We review an agency's determination made following a hearing to see whether it is supported by substantial evidence (see CPLR 7803[4]; Matter of Doctor v. New York State Off. of Alcoholism & Substance Abuse Servs., 112 AD3d 1020, 1021 [2013]; cf. Matter of Supreme Energy, LLC v. Martens, 145 AD3d 1147, 1148 [2016] ). “[S]ubstantial evidence consists of proof within the whole record of such quality and quantity as to generate conviction in and persuade a fair and detached fact finder that, from that proof as a premise, a conclusion or ultimate fact may be extracted reasonably[,] probatively and logically” (300 Gramatan Ave. Assoc. v. State Div. of Human Rights, 45 N.Y.2d 176, 181 [1978] ).

We disagree with petitioner's contention that the determination to suspend his CASAC credential was not supported by substantial evidence. The record indicates that the relationship between petitioner and the client started when petitioner caught the client smoking at BATC. Since then, it progressed to the point where petitioner continued to provide the client cigarettes, petitioner drove her in his car, and they met on a beach and a boardwalk to eat. The client testified that petitioner bought her gifts, including a glass rose and earrings, and they exchanged personal messages and pictures via text messaging. Petitioner admitted that he had regular contact with the client that was unrelated to his professional relationship with her. In view of the foregoing, we conclude that respondents' determination that petitioner engaged in inappropriate behavior with the client was supported by substantial evidence (see Matter of Kingston v. Gorman, 17 AD3d 1079, 1081 [2005] ).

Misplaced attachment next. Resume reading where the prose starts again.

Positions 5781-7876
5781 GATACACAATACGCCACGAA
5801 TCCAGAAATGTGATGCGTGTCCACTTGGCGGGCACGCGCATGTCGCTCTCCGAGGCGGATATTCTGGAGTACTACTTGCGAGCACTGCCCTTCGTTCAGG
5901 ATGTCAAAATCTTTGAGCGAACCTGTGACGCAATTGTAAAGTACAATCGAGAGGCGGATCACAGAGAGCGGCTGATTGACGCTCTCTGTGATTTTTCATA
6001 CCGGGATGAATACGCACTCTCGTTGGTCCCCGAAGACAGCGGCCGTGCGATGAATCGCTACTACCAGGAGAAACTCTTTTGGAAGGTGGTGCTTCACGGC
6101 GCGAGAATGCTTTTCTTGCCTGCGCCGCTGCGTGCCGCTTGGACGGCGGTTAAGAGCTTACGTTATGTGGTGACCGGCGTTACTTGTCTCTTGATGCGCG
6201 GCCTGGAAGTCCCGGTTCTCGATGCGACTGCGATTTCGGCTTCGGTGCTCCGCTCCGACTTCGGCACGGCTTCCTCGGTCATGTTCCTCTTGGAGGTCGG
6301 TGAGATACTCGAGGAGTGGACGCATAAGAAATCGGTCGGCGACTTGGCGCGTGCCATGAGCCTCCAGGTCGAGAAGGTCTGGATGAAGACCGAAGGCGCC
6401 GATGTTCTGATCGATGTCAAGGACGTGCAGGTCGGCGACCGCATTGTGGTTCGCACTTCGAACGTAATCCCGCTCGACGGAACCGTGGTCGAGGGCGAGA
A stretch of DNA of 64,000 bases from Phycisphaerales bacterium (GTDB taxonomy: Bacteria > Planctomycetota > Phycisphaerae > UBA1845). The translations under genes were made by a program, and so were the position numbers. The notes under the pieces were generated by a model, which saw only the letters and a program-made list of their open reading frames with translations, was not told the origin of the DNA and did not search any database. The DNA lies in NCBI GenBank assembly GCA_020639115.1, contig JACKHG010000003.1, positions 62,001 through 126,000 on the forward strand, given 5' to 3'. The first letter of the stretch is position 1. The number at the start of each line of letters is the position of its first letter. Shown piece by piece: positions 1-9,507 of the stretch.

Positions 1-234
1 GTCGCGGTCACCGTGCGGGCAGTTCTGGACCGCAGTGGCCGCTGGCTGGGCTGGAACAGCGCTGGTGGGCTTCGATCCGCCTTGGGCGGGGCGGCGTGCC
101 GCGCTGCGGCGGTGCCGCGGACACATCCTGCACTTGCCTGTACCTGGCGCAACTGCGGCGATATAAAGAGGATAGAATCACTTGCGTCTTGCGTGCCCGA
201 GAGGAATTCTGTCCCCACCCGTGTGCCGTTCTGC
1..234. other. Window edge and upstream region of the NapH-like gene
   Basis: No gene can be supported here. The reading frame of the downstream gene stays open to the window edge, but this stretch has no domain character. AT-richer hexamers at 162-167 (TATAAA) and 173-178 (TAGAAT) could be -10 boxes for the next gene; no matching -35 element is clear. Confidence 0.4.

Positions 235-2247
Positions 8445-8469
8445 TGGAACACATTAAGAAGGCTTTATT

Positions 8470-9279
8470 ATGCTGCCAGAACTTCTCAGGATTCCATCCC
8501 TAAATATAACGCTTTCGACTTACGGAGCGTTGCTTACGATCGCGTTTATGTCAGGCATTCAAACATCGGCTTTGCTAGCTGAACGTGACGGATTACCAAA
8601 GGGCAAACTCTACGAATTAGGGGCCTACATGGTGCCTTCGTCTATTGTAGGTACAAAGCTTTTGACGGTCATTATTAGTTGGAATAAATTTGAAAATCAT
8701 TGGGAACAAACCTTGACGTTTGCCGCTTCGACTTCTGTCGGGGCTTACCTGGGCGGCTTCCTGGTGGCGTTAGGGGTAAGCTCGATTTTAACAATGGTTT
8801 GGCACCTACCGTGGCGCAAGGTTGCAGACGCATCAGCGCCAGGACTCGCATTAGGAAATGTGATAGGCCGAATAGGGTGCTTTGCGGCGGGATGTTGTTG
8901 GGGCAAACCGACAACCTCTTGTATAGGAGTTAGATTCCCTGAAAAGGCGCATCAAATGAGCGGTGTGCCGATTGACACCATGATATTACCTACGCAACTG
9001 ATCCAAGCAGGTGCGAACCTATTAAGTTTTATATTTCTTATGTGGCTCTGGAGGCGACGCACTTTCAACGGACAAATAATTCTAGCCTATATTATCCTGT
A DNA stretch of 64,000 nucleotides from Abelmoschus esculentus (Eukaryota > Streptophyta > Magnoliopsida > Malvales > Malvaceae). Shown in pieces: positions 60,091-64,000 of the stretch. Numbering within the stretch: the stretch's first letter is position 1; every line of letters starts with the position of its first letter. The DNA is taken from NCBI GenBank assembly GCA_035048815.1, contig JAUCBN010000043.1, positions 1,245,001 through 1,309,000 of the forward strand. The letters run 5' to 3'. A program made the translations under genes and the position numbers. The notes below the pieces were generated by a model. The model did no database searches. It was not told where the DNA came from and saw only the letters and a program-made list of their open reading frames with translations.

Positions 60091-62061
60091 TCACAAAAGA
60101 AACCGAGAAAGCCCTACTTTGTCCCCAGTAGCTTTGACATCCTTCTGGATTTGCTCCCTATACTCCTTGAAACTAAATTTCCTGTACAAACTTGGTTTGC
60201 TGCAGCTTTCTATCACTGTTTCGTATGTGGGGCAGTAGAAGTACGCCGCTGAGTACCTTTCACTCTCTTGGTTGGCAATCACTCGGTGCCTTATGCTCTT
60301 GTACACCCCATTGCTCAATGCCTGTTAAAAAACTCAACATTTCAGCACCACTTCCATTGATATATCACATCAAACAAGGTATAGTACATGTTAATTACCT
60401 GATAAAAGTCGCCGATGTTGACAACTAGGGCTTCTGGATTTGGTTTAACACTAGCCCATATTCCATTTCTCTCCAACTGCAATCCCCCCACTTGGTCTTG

Even though there was insufficient evidence to establish that an actual sexual encounter between the client and petitioner occurred, in light of petitioner's inappropriate behavior, we find that the penalty of suspending petitioner's CASAC credential does not shock one's sense of fairness (see generally Matter of Pell v. Board of Educ. of Union Free School Dist. No. 1 of Towns of Scarsdale & Mamaroneck, Westchester County, 34 N.Y.2d 222, 233 [1974] ). To that end, because petitioner's employment with OASAS required that he hold a “currently registered and valid credential” (Mental Hygiene Law § 19.07[d] [3] ), we reject petitioner's assertion that his termination was irrational (see generally Matter of Felix v. New York City Dept. of Citywide Admin. Servs., 3 NY3d 498, 505–506 [2004] ). Nor do we agree with petitioner's argument that he was denied due process because OASAS did not proceed under the disciplinary procedures set forth in the collective bargaining agreement. In this regard, petitioner's termination from OASAS stemmed from his failure to maintain a minimum qualification of his employment and, therefore, the provisions of the collective bargaining agreement did not apply (see id.; Matter of Lutz v. Krokoff, 102 AD3d 146, 147 [2012], lv denied 20 NY3d 860 [2013]; Matter of Stolzman v. New York State Dept. of Transp., 68 AD3d 1331, 1333 [2009], lv denied 14 NY3d 708 [2010] ).

Petitioner's remaining arguments have been examined and are found to lack merit.

ADJUDGED that the determinations are confirmed, without costs, and petition dismissed.


GARRY, J.P., EGAN Jr., ROSE and DEVINE, JJ., concur.